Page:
Parking fines in Scotland could be set to increase to £120
The cost of parking tickets in Scotland could be hiked to as much as £120, it has emerged.
A consultation is taking place on increasing the Penalty Charge Notice (PCN) that is imposed on drivers who park illegally.
Currently a cost of £60 is incurred, but this is reduced to £30 if it is paid within 14 days
However a Transport Scotland consultation on the issue states that “this may not be a sufficient deterrent” to prevent drivers from parking where they are not permitted.
The consultation also proposes creating a two-tier charging system, with a higher and lower band.
One proposal could see PCNs increased to £80 for a lower charge, and £100 for a higher charge, with another option being that the fees be increased to £100 and £120.
But drivers would still receive a 50 per cent discount if the charge is paid within two weeks.
The higher PCNs could be applied to motorists who improperly park in either a disabled bay, or a space marked for electric vehicles, with the consultation also asking if these charges should be imposed on those who double park or park on the pavement.
The consultation notes that while there was a review of penalty charge levels in 2010-11, the costs of these have not risen since 2001 – two decades ago.
Transport minister Graeme Dey said while the fines were a “contentious issue”, the parking policies were “an essential part of traffic management”.
Mr Dey said: “We’ve been working hard to encourage walking and wheeling and to make our streets more accessible for all.
“I’m proud that the Transport (Scotland) Act 2019 was approved by Parliament and empowers local authorities to tackle inconsiderate and obstructive parking. We now seek views on how to set penalty levels appropriately to ensure compliance.”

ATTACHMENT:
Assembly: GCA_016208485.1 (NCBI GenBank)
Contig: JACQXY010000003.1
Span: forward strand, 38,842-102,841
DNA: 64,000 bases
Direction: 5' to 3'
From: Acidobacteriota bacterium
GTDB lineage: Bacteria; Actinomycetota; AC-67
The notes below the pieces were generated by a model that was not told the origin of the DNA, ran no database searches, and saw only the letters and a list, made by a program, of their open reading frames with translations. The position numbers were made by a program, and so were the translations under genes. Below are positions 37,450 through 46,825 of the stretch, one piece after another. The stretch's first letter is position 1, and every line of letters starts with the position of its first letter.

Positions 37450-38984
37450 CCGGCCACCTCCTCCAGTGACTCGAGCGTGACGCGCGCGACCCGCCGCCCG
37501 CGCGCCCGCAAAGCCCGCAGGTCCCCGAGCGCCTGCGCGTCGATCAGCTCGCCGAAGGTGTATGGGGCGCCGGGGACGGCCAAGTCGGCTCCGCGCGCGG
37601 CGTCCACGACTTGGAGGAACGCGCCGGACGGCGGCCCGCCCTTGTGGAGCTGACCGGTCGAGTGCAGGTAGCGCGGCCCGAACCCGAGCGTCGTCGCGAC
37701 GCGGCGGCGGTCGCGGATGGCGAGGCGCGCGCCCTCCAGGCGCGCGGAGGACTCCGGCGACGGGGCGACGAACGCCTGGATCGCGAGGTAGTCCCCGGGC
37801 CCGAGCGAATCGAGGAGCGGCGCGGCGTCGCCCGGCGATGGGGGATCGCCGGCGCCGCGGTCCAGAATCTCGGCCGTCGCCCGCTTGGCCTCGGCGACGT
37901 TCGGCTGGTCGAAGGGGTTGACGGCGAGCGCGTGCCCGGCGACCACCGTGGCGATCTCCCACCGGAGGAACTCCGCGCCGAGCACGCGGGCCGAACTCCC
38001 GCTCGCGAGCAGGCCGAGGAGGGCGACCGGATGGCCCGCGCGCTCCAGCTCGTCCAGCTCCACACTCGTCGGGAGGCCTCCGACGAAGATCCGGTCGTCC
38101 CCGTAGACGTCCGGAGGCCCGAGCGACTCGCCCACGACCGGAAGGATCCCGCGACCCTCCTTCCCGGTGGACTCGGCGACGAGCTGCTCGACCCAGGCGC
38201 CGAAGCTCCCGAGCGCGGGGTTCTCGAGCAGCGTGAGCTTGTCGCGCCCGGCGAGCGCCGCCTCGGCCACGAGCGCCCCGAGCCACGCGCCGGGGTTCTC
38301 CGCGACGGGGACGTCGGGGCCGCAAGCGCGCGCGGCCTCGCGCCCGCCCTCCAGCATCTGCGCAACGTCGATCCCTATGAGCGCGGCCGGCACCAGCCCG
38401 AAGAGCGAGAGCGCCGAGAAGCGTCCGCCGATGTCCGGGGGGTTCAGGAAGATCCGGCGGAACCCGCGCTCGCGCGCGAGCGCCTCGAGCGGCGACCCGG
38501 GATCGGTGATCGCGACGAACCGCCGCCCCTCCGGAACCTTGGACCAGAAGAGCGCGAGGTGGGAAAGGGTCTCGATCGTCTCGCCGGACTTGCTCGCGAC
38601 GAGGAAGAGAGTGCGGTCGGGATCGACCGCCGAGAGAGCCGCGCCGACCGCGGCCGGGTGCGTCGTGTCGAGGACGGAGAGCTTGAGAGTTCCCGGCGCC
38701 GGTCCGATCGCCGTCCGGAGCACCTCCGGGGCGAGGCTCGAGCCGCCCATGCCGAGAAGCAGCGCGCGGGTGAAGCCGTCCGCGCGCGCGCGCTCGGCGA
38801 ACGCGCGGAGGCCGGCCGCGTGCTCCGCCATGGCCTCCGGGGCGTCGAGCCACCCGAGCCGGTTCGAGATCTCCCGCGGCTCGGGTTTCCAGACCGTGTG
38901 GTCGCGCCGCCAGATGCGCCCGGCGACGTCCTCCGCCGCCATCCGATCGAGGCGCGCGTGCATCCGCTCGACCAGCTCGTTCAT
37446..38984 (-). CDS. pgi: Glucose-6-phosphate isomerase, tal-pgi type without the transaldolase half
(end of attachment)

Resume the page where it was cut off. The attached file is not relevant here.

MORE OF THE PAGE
The minister continued: “We are also seeking views on levels on parking charge notices for all forms of parking contraventions.
“I recognise parking fines are a contentious issue, however, parking policies are an essential part of traffic management that let local authorities keep our towns and cities moving.
“In areas without a parking regime, we see issues around access which impact both drivers and pedestrians – and particularly people with disabilities.
“It’s been many years since parking penalty levels have been considered, and so it is important to consider now whether these levels meet their ultimate objective – to achieve 100% compliance with parking controls and therefore no penalty charges for drivers.
“In doing so, we improve road safety, keep traffic moving and encourage active, sustainable and accessible walking and wheeling in our communities.”
The consultation is open until October 4, with details on the Transport Scotland website.